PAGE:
TOKYO -- The Japan Meteorological Agency (JMA) is warning of strong winds, high waves and heavy rain as powerful Typhoon Trami remains on course to lash the southernmost island prefecture of Okinawa and the neighboring Amami Islands on Sept. 29, before moving on toward western Japan.
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Trami, the 24th typhoon of the year, was about 420 kilometers southeast of the southern Okinawan island of Miyako as of 3 a.m. on Sept. 28, and was moving slowly northwest, the agency said.
The typhoon had a central atmospheric pressure of 955 hectopascals, and had a maximum wind speed near its center of 45 meters per second (162 kilometers per hour), with maximum gusts of 60 m/s (216 kph). Wind speeds of 25 m/s (90 kph) and above were measured within a 220-kilometer radius of the typhoon's eye.
Trami is expected to lash Okinawa, the Amami Islands, and southern Kyushu with extremely strong winds of between 23 and 50 m/s (82.8 and 180 kph), with maximum gusts hitting 70 m/s (252 kph) in the Okinawa area.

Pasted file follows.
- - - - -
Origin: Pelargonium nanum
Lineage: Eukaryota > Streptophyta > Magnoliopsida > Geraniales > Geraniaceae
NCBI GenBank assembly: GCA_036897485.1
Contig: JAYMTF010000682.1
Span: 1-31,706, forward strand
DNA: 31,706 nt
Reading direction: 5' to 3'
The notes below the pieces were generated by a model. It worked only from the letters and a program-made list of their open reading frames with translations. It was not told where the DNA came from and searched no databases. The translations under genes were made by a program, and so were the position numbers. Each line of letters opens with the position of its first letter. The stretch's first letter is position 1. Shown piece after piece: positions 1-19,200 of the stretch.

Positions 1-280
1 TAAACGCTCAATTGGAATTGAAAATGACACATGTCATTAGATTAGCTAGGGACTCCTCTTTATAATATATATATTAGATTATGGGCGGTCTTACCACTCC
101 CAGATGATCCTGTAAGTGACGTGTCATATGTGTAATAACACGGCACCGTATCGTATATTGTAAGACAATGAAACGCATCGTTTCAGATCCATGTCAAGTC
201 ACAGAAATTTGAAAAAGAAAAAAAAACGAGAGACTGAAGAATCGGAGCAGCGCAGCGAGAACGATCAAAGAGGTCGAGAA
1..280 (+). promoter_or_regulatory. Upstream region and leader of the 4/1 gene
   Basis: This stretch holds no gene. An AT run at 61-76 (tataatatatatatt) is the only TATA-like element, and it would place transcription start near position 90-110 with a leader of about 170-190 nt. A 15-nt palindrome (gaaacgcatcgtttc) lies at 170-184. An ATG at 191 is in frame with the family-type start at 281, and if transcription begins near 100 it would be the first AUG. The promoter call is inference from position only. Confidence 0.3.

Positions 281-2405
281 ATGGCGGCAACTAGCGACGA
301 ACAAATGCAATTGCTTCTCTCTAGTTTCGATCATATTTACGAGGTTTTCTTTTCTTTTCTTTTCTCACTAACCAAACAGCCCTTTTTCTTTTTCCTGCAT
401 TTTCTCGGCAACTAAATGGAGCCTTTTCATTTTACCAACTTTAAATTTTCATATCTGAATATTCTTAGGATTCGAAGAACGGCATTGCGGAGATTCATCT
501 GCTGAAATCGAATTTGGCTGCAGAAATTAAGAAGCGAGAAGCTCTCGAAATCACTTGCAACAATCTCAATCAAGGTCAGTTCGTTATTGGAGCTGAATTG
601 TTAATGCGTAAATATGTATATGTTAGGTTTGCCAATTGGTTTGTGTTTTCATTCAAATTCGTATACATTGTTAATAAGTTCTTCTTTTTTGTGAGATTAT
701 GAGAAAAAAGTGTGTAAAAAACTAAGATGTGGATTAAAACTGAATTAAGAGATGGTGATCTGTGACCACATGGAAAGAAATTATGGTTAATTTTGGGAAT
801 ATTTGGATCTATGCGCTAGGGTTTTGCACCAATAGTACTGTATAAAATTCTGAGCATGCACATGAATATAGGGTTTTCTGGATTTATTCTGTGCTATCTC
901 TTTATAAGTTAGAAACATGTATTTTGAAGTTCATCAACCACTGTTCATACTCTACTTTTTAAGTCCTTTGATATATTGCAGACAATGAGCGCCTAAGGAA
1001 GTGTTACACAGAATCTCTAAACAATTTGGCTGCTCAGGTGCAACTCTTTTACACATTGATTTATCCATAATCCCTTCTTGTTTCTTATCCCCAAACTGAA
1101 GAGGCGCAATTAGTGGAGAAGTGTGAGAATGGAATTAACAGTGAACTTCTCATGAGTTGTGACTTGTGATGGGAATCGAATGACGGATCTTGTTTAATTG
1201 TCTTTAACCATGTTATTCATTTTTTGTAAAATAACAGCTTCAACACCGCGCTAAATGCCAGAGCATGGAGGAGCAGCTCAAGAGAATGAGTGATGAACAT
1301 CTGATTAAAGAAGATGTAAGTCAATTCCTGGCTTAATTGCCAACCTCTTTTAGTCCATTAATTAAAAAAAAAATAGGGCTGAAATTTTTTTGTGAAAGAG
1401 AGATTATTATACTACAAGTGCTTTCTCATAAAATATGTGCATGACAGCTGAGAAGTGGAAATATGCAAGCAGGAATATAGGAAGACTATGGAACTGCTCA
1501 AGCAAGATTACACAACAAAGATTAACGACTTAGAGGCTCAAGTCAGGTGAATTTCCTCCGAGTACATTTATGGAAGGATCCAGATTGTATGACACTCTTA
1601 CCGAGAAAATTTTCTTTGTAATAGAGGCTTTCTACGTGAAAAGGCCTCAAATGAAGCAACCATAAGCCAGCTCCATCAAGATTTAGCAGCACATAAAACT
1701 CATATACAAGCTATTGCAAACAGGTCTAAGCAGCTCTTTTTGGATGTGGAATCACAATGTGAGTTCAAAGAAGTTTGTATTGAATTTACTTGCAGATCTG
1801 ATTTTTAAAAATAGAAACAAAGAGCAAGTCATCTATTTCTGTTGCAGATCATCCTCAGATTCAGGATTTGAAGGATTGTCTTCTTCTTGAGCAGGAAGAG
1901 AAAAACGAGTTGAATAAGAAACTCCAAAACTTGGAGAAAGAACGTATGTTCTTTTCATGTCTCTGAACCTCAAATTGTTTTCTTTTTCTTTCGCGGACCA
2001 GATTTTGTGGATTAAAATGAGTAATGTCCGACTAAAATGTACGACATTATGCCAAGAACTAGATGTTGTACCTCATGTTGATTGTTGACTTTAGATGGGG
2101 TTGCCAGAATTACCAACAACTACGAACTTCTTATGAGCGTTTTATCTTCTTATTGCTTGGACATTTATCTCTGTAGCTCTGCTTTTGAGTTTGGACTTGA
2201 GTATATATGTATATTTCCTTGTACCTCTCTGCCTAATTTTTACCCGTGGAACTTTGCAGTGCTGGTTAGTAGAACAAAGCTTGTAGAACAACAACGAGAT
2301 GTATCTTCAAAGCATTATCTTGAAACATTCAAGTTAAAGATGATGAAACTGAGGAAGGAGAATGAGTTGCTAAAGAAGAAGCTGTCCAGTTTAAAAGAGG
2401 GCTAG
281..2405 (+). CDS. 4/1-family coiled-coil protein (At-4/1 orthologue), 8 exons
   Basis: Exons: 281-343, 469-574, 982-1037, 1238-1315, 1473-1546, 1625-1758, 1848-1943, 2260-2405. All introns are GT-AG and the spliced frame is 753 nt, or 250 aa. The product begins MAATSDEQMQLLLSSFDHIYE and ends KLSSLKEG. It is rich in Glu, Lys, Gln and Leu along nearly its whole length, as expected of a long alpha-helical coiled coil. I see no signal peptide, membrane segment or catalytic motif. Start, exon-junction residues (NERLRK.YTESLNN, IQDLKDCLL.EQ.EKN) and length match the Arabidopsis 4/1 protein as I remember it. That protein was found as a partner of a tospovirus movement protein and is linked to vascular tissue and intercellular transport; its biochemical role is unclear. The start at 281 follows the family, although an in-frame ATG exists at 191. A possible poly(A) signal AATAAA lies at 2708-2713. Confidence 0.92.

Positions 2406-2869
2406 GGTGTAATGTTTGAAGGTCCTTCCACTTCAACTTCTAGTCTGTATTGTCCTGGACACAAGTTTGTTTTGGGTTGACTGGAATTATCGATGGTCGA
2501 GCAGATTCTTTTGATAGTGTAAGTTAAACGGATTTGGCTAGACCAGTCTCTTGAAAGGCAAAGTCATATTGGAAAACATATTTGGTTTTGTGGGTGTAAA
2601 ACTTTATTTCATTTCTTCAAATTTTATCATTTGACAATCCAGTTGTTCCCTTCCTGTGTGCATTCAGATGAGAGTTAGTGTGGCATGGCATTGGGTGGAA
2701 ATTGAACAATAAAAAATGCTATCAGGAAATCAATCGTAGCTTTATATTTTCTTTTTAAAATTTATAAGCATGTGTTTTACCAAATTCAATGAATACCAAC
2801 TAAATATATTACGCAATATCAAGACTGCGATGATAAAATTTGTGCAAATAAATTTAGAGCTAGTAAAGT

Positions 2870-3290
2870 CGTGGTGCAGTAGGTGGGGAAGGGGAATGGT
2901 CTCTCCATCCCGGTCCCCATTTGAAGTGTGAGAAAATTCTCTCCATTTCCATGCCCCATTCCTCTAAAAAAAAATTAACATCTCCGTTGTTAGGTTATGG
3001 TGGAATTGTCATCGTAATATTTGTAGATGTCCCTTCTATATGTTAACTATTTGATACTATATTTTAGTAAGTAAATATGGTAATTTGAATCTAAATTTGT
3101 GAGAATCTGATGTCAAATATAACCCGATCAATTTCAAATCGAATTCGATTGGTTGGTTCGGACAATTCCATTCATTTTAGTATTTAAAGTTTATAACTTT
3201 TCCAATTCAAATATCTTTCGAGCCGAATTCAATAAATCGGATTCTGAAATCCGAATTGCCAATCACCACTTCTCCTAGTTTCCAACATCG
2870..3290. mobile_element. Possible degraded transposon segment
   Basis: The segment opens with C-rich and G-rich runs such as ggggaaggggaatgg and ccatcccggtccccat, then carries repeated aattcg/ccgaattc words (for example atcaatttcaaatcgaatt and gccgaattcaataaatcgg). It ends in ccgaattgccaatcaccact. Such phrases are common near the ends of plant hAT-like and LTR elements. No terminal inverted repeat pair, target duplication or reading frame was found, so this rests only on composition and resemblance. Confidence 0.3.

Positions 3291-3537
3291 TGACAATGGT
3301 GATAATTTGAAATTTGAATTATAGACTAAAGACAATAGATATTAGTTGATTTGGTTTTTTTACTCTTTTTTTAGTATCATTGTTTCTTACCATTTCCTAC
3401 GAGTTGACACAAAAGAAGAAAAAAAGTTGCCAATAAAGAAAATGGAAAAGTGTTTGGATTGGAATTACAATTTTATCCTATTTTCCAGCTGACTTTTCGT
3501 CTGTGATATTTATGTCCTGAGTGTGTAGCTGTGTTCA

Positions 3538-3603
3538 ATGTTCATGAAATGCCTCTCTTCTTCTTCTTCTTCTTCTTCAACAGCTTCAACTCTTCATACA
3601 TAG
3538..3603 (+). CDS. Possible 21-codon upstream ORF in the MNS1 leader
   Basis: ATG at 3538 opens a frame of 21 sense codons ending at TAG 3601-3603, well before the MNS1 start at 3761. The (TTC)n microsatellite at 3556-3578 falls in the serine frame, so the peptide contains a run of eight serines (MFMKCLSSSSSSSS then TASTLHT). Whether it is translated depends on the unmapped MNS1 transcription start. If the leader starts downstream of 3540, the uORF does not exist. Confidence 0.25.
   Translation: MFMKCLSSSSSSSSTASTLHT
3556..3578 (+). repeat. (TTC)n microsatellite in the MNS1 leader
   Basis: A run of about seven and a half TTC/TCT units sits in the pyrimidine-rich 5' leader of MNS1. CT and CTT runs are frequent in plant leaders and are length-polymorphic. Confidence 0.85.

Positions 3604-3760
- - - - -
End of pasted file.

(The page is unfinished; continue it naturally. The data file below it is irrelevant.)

Heavy rain and thunderstorms are forecast for Okinawa and the Amami Islands over the 24-hour period ending 6 a.m. on Sept. 29, the agency said, with as much as 200 millimeters projected for Okinawa and 150 millimeters for the Amami Islands.
Heavy precipitation is forecast to continue into the following day, with 200 to 300 millimeters expected for Okinawa, the Amami Islands, southern Kyushu and the island of Shikoku in the 24-hour period ending at 6 a.m. on Sept. 30. Over the same period, 150 to 200 millimeters of rain is forecast to fall in northern Kyushu, 100 to 200 millimeters in southwestern Japan's Chugoku region, the central Tokai region, and the eastern Kanto-Koshin region, including Tokyo. The Kinki area of western Japan and the Hokuriku region on the Sea of Japan are expected to see 100 to 150 millimeters of rain.
The agency is warning of landslides, and flooding of rivers in low-lying areas. It is also calling for residents to be on their guard against lightning strikes and tornados accompanying unstable atmospheric conditions.
Residents are also advised to prepare early for possible disruptions to transport systems and blackouts in areas in the typhoon's path.